10. My most important piece of advice: Relax and have a fantastic holiday season!
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Market choppiness and selloffs are never fun, but as I've written many times, these selloffs make it easier to spot strength. If you have a company with a good, consistent growth story, and a chart that is not only resilient but relatively calm, it's telling you big investors have been hesitant to dump any shares, and were likely adding to their stakes during the market downturn.
One stock that fills the bill is Alliance Data Systems (ADS), which I wrote about in Cabot Top Ten Trader two weeks ago. Here's what I said in the issue:
"Alliance Data Systems is a behind-the-scenes company that has a great story and years of persistent growth. The firm is behind a ton of loyalty credit card rewards programs, private label retail credit cards and, because it collects mountains of user transaction data, a bunch of marketing services to clients as well. This is a global business, too; Alliance is behind the huge Air Miles program in Canada, for instance, in which more than two-thirds of that country's households participate! And the reason more and more firms sign up with Alliance is because it works-studies have shown that customers using the rewards cards that Alliance services spend more than others. Organic growth here isn't amazing-about 9% to 11% per year-but acquisitions help boost that figure, cash flow and margins are solid and the company isn't shy about buying back its own stock (it's bought back about 1.5% of its stock this year). Of course, if consumer spending tanks, business is likely to dry up, but earnings growth has been incredibly resilient for many years (including right through the 2008 bust), and analysts see 15% to 20% earnings growth for the next couple of years. It's a good, easy to understand story."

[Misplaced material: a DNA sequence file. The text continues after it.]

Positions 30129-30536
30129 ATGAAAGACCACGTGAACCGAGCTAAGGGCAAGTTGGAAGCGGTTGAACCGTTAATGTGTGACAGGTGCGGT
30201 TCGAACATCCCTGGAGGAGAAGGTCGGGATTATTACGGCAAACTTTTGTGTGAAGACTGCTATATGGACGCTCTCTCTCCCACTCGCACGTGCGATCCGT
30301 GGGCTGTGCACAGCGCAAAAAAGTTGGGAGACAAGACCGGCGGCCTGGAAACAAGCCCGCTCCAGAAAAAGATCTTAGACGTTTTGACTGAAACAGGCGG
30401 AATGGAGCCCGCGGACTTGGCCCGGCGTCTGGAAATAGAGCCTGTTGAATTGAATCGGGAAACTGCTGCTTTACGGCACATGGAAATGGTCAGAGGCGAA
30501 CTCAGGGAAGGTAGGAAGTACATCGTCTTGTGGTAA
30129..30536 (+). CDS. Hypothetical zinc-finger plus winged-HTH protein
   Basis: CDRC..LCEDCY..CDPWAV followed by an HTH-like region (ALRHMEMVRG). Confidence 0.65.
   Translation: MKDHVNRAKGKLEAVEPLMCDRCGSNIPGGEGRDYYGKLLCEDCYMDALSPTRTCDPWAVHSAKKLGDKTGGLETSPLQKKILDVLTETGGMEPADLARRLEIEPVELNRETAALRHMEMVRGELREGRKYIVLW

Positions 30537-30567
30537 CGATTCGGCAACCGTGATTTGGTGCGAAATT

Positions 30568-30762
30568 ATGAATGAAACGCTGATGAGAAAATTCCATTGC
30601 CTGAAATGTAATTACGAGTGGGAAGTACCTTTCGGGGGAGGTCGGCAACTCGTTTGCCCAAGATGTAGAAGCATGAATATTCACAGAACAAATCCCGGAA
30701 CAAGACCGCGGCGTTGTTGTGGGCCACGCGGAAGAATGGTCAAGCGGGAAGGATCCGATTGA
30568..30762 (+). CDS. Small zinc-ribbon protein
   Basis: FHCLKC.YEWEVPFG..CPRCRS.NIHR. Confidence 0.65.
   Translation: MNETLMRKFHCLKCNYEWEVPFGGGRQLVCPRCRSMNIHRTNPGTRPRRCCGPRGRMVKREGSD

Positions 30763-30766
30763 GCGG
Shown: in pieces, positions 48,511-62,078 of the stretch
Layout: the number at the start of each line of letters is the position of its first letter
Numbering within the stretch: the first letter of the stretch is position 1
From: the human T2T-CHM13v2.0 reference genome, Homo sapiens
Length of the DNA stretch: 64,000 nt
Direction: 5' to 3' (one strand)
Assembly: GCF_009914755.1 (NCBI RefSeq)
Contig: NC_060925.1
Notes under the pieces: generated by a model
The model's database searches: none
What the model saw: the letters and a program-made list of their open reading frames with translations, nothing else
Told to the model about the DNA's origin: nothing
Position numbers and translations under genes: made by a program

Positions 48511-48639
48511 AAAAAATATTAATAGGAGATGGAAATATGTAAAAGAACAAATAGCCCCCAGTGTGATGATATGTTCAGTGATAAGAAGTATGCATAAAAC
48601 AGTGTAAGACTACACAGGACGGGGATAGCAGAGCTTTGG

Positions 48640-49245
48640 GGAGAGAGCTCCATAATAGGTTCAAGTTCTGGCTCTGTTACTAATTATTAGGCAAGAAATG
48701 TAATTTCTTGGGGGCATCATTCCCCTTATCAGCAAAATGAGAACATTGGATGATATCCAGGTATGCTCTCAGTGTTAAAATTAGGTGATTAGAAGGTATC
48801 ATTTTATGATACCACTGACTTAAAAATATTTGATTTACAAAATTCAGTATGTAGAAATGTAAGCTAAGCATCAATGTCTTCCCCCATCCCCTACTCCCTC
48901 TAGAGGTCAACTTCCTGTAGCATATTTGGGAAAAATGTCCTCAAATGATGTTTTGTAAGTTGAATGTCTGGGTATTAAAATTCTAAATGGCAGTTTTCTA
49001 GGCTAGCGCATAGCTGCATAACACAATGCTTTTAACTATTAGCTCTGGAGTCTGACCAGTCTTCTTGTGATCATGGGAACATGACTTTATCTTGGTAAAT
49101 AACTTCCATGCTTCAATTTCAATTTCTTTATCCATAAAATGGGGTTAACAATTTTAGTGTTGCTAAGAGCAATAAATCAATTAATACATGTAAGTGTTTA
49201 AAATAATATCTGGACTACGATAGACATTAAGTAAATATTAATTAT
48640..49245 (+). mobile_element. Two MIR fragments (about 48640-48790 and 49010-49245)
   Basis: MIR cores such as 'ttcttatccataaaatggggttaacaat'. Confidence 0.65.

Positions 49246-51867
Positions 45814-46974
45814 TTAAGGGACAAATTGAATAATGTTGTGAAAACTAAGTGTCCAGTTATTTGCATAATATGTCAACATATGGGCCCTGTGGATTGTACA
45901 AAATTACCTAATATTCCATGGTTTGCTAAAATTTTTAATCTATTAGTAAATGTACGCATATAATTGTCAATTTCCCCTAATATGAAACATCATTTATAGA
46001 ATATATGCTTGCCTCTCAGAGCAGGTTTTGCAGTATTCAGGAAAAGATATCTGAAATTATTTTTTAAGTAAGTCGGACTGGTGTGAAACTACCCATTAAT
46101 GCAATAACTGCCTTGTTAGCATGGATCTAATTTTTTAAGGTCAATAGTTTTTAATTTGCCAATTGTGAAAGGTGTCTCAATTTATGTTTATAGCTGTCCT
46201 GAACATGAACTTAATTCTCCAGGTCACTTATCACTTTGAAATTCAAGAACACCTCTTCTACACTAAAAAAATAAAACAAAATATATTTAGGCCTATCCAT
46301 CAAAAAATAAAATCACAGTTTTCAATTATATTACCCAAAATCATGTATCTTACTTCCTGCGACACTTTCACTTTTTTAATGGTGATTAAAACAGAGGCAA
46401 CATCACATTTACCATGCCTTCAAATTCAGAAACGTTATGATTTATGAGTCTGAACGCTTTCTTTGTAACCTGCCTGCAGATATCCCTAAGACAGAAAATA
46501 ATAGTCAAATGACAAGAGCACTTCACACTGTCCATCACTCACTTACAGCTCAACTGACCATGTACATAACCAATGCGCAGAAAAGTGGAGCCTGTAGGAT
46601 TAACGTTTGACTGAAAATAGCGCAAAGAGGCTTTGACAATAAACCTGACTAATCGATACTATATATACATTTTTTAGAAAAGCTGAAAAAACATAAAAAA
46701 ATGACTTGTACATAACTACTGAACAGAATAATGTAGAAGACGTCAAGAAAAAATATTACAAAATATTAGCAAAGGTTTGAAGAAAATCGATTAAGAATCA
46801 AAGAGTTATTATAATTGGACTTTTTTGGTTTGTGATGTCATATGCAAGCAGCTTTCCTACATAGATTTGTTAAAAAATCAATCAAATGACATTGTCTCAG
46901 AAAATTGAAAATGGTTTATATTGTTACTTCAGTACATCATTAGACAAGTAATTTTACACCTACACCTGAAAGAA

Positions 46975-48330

ADS has been in a big base since mid-March, with two big dips (one bottoming in May, one in October) that brought the stock down to 230. It rallied nicely after that October bottom, and, most interestingly, consolidated tightly during the market's recent maelstrom. And now, after the past couple of days, it's reaching toward its old high of 290.
With the market still so volatile, buying ADS is tricky. But, in general, a big, decisive push above 293 or so looks buyable, and you could even consider nibbling around here. In both cases, a stop in the 270 area (relatively tight, percentage-wise) should keep risk in check.
For more updates on Alliance Data Systems and to find out about additional momentum stocks featured in this week's issue, consider taking a risk-free subscription to Cabot Top Ten Trader. This year, we grabbed many double and triple-digit winners, including 303% gains in VipShop Holdings, 126% gains in Canadian Solar, 133% gains in Netflix, and we see many more strong stocks that have the possibility to be next year's winners.
Chief Analyst of Cabot Market Letter
And Cabot Top Ten Trader